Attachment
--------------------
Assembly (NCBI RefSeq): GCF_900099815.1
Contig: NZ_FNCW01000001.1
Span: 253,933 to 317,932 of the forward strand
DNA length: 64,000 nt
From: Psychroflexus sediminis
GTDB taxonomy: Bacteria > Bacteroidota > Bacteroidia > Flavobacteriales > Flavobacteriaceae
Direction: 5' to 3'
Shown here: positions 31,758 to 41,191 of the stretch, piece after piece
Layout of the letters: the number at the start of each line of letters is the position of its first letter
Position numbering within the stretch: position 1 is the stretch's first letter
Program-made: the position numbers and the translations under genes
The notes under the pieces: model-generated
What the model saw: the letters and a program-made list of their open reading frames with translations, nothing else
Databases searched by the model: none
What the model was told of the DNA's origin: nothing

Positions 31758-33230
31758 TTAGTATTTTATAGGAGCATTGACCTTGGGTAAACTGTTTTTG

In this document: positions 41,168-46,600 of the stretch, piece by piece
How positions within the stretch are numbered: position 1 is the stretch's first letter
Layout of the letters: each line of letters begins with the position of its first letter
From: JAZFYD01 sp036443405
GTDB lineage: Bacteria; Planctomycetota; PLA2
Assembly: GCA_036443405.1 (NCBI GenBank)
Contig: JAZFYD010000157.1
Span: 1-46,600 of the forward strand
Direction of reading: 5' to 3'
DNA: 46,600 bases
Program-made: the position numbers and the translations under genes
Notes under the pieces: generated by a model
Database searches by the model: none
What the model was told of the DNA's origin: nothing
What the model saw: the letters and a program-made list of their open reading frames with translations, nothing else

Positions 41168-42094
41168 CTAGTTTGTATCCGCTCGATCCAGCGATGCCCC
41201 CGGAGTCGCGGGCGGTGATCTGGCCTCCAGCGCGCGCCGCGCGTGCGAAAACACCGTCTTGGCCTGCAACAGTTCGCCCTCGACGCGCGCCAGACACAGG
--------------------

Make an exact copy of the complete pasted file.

Assembly (NCBI RefSeq): GCF_900099815.1
Contig: NZ_FNCW01000001.1
Span: 253,933 to 317,932 of the forward strand
DNA length: 64,000 nt
From: Psychroflexus sediminis
GTDB taxonomy: Bacteria > Bacteroidota > Bacteroidia > Flavobacteriales > Flavobacteriaceae
Direction: 5' to 3'
Shown here: positions 31,758 to 41,191 of the stretch, piece after piece
Layout of the letters: the number at the start of each line of letters is the position of its first letter
Position numbering within the stretch: position 1 is the stretch's first letter
Program-made: the position numbers and the translations under genes
The notes under the pieces: model-generated
What the model saw: the letters and a program-made list of their open reading frames with translations, nothing else
Databases searched by the model: none
What the model was told of the DNA's origin: nothing

Positions 31758-33230
31758 TTAGTATTTTATAGGAGCATTGACCTTGGGTAAACTGTTTTTG

In this document: positions 41,168-46,600 of the stretch, piece by piece
How positions within the stretch are numbered: position 1 is the stretch's first letter
Layout of the letters: each line of letters begins with the position of its first letter
From: JAZFYD01 sp036443405
GTDB lineage: Bacteria; Planctomycetota; PLA2
Assembly: GCA_036443405.1 (NCBI GenBank)
Contig: JAZFYD010000157.1
Span: 1-46,600 of the forward strand
Direction of reading: 5' to 3'
DNA: 46,600 bases
Program-made: the position numbers and the translations under genes
Notes under the pieces: generated by a model
Database searches by the model: none
What the model was told of the DNA's origin: nothing
What the model saw: the letters and a program-made list of their open reading frames with translations, nothing else

Positions 41168-42094
41168 CTAGTTTGTATCCGCTCGATCCAGCGATGCCCC
41201 CGGAGTCGCGGGCGGTGATCTGGCCTCCAGCGCGCGCCGCGCGTGCGAAAACACCGTCTTGGCCTGCAACAGTTCGCCCTCGACGCGCGCCAGACACAGG